Dear Employers of the Grief Stricken:

I know your employee handbook probably has a sentence or two about bereavement leave, and that’s where this subject ends. Hey, don’t feel bad. We live in a grief phobic society, so why would the workplace be any different? As I get ready to celebrate 11 years with THE BEST FREAKING COMPANY ON THE PLANET, I thought I’d share some tips for other employers on how to help their employees who are grieving a loss. Here are a few things you may want to consider:

After being diagnosed with a rare and aggressive form of cancer, our company did a special fundraiser where everyone got to wear jeans and Dan’s favorite team colors. Go Boise! Photo credit to Lanee Johnson.
  1. Grief affects you both mentally and physically. Brain fog and a short attention span are pretty normal. So are increased irritation and anger to things that previously wouldn’t have phased them. Your employee is back at work because they want or have to be, and are doing their best. If you have concerns about their performance please talk to them. Be gentle, but don’t beat around the bush.
  2. Your three-five days of bereavement/funeral leave is woefully inadequate, but appreciated. Grief isn’t something you check off on a calendar. Please be aware that it can take months or years for some of us to be back to full capacity. If you offer a longer unpaid leave option and feel your employee might benefit from it, please offer it to them if you can handle them being out. Weigh the options…potentially losing them for good vs. a short leave of absence. If you can be creative with work schedule or roles that may be another way to protect the investment you’ve made in a great team member. The most appreciated words my boss ever said to me were the day before I was scheduled to come back to work. She told me that if I came in and it was too much, to just turn around and leave and not worry about saying anything to anyone. She may not remember it, but the memory of that care and consideration is carefully stored in my heart the way I used to keep my Snoopy watch and other treasures in my jewelry box when I was nine.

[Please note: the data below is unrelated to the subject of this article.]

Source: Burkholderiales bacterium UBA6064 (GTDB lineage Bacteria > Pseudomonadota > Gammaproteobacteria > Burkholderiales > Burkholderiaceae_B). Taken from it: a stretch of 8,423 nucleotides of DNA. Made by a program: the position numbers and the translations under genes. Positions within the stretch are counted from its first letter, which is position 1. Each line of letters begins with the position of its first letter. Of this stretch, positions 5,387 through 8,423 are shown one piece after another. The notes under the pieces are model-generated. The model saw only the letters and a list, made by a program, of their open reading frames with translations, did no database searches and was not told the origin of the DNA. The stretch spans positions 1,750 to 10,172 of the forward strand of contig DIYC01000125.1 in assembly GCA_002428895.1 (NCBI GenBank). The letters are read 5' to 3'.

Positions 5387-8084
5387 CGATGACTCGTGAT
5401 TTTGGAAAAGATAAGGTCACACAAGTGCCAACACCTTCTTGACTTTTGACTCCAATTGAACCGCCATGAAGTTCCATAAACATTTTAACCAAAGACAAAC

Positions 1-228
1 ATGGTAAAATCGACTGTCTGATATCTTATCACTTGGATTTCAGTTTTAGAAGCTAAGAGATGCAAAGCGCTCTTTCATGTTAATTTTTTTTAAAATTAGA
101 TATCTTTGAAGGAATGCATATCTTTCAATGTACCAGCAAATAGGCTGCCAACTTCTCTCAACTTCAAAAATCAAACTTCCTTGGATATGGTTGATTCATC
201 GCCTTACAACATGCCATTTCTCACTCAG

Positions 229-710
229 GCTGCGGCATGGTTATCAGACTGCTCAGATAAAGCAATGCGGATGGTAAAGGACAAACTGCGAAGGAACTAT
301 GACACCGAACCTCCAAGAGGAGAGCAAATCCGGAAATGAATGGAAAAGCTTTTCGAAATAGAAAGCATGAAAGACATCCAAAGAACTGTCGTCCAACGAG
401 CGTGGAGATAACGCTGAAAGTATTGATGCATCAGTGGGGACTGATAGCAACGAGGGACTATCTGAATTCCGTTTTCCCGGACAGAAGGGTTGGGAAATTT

3. If you offer an Employee Assistance Program that covers counseling, remind them of that resource too. (Depending on your state, you may want to run that by HR first. Some companies don’t like to cross that line into human decency due to fear of litigation).
  4. Please understand that social anxiety (grief’s annoying evil step-sister) can make being around people hard, especially upon first returning to work when you’re more likely to get The Look**. Your employee may walk out of a room in the middle of something. You may find them crying in a bathroom stall or in their cars or at their desk. Crying is healthy. They aren’t doing it to get attention. It will pass. I promise.
  5. Some people bury their grief and want to act like everything’s normal. That’s okay too. You can’t force people to talk about it if they don’t want to. For some, work is an escape from the reality that sets in as soon as they get home to an empty/emptier house. Please give them that reprieve if that is what they want.
  6. Grief isn’t restricted to the death of a loved one. Divorce and other losses can be equally profound, and aren’t covered by bereavement policies.

If you truly value your employee, please do what you can to reasonably accommodate their grief. I’ll tell you, that makes for one hell of a loyal employee.


The Wandering Widow

**The Look: the look of pity or sadness one often receives after a tragic loss or terminal diagnosis, usually dispensed freely by those who don’t know they are wearing it; sometimes accompanied by sound effects and uncomfortable personal bubble violations by huggers; to be avoided at all costs.